[Update 07/29/10: The EPA has announced its decision to deny all the petitions asking it to reconsider its Endangerment Finding, claiming that it could find no evidence in the Climategate emails indicating that climate change science could not be trusted. Read on to see if you think this decision is justified.]
While the U. S. Environmental Protection Agency would surely love to use the findings of the Independent Climate Change Email Inquiry (aka the Muir Russell report) to brush aside the many challenges mounted, in response to the Climategate email scandal, to the EPA’s finding that greenhouse gases endanger the public’s health and welfare (a finding which enables the EPA to regulate greenhouse gas emissions), they’ll find little in the Muir Russell report to help in their defense.
Well, I should qualify that. They’ll find little scientifically to help their defense. Politics is another matter.
Since the EPA has largely based its Endangerment Finding on an appeal to authority—the primary authority being the IPCC—rather than its own investigations, the Muir Russell report plays right into the EPA’s hands when concluding (emphasis in original):
[W]e do not find that their [influential scientists from the Climate Research Unit of the U.K.’s University of East Anglia] behaviour has prejudiced the balance of advice given to policy makers. In particular, we did not find any evidence of behaviour that might undermine the conclusions of the IPCC assessments.
At face value, it seems as if the EPA could take this as the only proof needed to dismiss all of the post-Climategate calls for it to reconsider it pre-Climategate Endangerment Finding.
But, as with just about everything else about the EPA’s Endangerment Finding, such action would be a gross oversimplification, a side-step around the deeper complexities, and an incomplete address of the issues raised against it.
The Muir Russell panel was hired by the University of East Anglia (of which the Climate Research Unit, or CRU, is a part) to look into many of the allegations levied against CRU scientists as a result of the contents of the leaked Climategate emails. The Muir Russell panel found that while generally some of the CRU scientists did not play well with others whom they didn’t like, that their poor social skills did not result in any gross perversion of the scientific process—or at the very least, they didn’t subvert things enough to “undermine the conclusions of the IPCC.”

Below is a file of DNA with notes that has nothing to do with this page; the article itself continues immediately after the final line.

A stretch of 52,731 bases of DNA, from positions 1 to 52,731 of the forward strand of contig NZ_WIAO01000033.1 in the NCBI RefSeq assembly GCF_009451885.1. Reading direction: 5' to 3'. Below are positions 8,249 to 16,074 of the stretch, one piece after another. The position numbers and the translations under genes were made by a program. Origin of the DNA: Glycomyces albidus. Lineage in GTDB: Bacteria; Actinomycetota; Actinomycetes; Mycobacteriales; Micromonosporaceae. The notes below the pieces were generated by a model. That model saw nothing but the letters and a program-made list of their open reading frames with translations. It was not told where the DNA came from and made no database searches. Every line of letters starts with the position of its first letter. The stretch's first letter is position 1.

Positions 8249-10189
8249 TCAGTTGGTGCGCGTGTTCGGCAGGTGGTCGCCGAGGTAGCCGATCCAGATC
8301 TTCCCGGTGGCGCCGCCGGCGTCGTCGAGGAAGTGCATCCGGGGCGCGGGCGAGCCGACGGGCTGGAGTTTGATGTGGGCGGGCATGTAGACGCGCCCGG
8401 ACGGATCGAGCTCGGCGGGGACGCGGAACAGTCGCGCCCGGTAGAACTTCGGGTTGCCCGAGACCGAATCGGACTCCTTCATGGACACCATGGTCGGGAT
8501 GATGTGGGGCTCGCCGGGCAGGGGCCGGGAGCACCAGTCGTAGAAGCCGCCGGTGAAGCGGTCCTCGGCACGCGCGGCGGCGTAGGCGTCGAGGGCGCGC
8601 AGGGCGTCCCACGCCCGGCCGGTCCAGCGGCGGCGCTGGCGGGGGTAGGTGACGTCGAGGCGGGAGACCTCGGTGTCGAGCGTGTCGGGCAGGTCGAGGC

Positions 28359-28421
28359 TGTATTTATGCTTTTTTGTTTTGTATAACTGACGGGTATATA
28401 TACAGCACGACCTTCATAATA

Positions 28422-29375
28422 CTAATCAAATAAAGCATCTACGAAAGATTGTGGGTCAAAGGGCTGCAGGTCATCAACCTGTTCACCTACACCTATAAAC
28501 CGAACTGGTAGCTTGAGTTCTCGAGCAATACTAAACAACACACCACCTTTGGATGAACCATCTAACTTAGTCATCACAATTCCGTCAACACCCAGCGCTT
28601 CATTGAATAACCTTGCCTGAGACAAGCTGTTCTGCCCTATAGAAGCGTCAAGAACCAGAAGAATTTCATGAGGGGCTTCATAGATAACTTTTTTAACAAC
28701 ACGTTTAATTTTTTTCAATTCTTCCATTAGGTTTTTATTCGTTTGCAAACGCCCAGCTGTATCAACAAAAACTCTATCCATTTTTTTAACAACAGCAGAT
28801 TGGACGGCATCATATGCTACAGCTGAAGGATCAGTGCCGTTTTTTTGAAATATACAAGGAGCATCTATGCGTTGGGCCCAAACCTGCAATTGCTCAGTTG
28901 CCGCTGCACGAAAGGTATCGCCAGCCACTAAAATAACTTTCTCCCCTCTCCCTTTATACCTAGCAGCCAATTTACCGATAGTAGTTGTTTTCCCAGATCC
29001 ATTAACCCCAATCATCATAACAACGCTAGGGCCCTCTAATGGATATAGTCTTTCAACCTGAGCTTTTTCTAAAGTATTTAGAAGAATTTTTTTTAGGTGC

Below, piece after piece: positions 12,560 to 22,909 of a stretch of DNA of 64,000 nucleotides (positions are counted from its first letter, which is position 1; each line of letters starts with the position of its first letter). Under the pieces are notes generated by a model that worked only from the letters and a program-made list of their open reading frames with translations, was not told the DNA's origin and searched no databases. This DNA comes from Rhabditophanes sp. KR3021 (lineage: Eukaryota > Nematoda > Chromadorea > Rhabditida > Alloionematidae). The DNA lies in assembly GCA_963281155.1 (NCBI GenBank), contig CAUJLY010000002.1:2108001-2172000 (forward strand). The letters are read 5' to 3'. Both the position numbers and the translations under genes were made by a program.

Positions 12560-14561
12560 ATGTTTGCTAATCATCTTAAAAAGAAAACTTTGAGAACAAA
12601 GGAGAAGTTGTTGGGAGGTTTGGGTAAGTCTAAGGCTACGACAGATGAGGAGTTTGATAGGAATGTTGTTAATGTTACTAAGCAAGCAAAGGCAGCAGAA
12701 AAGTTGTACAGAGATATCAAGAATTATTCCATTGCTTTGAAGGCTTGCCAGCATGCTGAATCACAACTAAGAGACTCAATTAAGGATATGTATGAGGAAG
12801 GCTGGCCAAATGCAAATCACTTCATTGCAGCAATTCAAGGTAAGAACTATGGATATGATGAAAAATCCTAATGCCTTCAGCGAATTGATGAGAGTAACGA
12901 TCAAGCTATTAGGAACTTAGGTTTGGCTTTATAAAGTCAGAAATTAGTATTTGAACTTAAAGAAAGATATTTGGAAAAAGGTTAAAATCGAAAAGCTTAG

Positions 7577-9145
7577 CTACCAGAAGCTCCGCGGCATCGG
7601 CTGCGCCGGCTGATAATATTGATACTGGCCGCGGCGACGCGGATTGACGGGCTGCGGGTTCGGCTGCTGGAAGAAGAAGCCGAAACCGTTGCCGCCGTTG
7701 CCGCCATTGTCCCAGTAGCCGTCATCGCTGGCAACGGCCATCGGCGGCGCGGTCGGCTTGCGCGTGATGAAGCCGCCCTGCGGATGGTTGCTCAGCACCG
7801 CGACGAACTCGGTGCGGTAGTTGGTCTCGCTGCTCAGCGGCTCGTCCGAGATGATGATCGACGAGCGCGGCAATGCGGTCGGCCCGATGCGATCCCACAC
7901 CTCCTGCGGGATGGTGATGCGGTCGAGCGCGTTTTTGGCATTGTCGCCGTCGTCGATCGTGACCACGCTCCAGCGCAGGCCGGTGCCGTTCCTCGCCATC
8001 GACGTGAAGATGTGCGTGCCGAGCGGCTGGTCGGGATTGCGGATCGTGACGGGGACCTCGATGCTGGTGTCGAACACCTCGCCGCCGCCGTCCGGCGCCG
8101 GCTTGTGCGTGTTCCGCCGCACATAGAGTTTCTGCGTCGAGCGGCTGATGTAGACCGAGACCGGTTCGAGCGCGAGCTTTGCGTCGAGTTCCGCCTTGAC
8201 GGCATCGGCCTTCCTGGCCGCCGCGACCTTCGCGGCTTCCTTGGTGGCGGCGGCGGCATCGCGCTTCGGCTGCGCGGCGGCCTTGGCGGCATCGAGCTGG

Of course they didn’t—their subversion was integral in establishing the conclusions of the IPCC!
It is the scientific truth (or our uncertainty thereof) which undermines the conclusions of the IPCC, not the contributions of the CRU scientists that erected it.
And establishing scientific truth was not a focal point of the Muir Russell panel.
What the Climategate emails expose is how the CRU scientists, with the help of many others (whose behavior was not investigated by the Muir Russell panel), went about constructing the IPCC foundation—by selectively and purposefully portraying the science of climate change the way that they did.
As I have said repeatedly, the IPCC produced “assessment” reports—that is, selective presentations of climate science. Pick a different group of assessors, and you get a different “assessment.” Case and point, the NIPCC assessment report which has a fundamentally different take on things than the IPCC does.
Apparently, there is some debate as to whether or not the IPCC was supposed to operate in this manner. The Muir Russell panel claimed that is was (emphasis added):
The IPCC produces assessments of the current state of understanding of climate change, its causes and implications. Its approach is to produce the most probable account of these issues; together with their uncertainties, and to identify where there is insufficient evidence to discriminate between different interpretations of a phenomenon. Its purpose is to produce a “best estimate” of what is currently understood, through the work of a group of scientists chosen for their expertise and experience to make reasoned assessments on the balance of evidence. It is not to produce a review of the scientific literature.
While Roger Pielke Jr. claims that they were not:
The idea that the IPCC presents a “best estimate” understanding based on the views of a selected group of scientists is completely contrary to how the IPCC characterizes its own work. To suggest that the IPCC is “not to produce a review of the scientific literature” is just plain wrong.
However, since the title of the latest IPCC report is “The Fourth Assessment Report of the Intergovernmental Panel on Climate Change,” and not something like “The Fourth Comprehensive Review of the Science of Climate Change by the IPCC,” I side with Muir Russell rather than Roger Pielke Jr. on this one. Whether or not that is how the IPCC was supposed to function, that is how it did function. And as such, the CRU scientists involved in the IPCC process helped develop and flavor the IPCC conclusions, as revealed in Climategate emails in their full glory.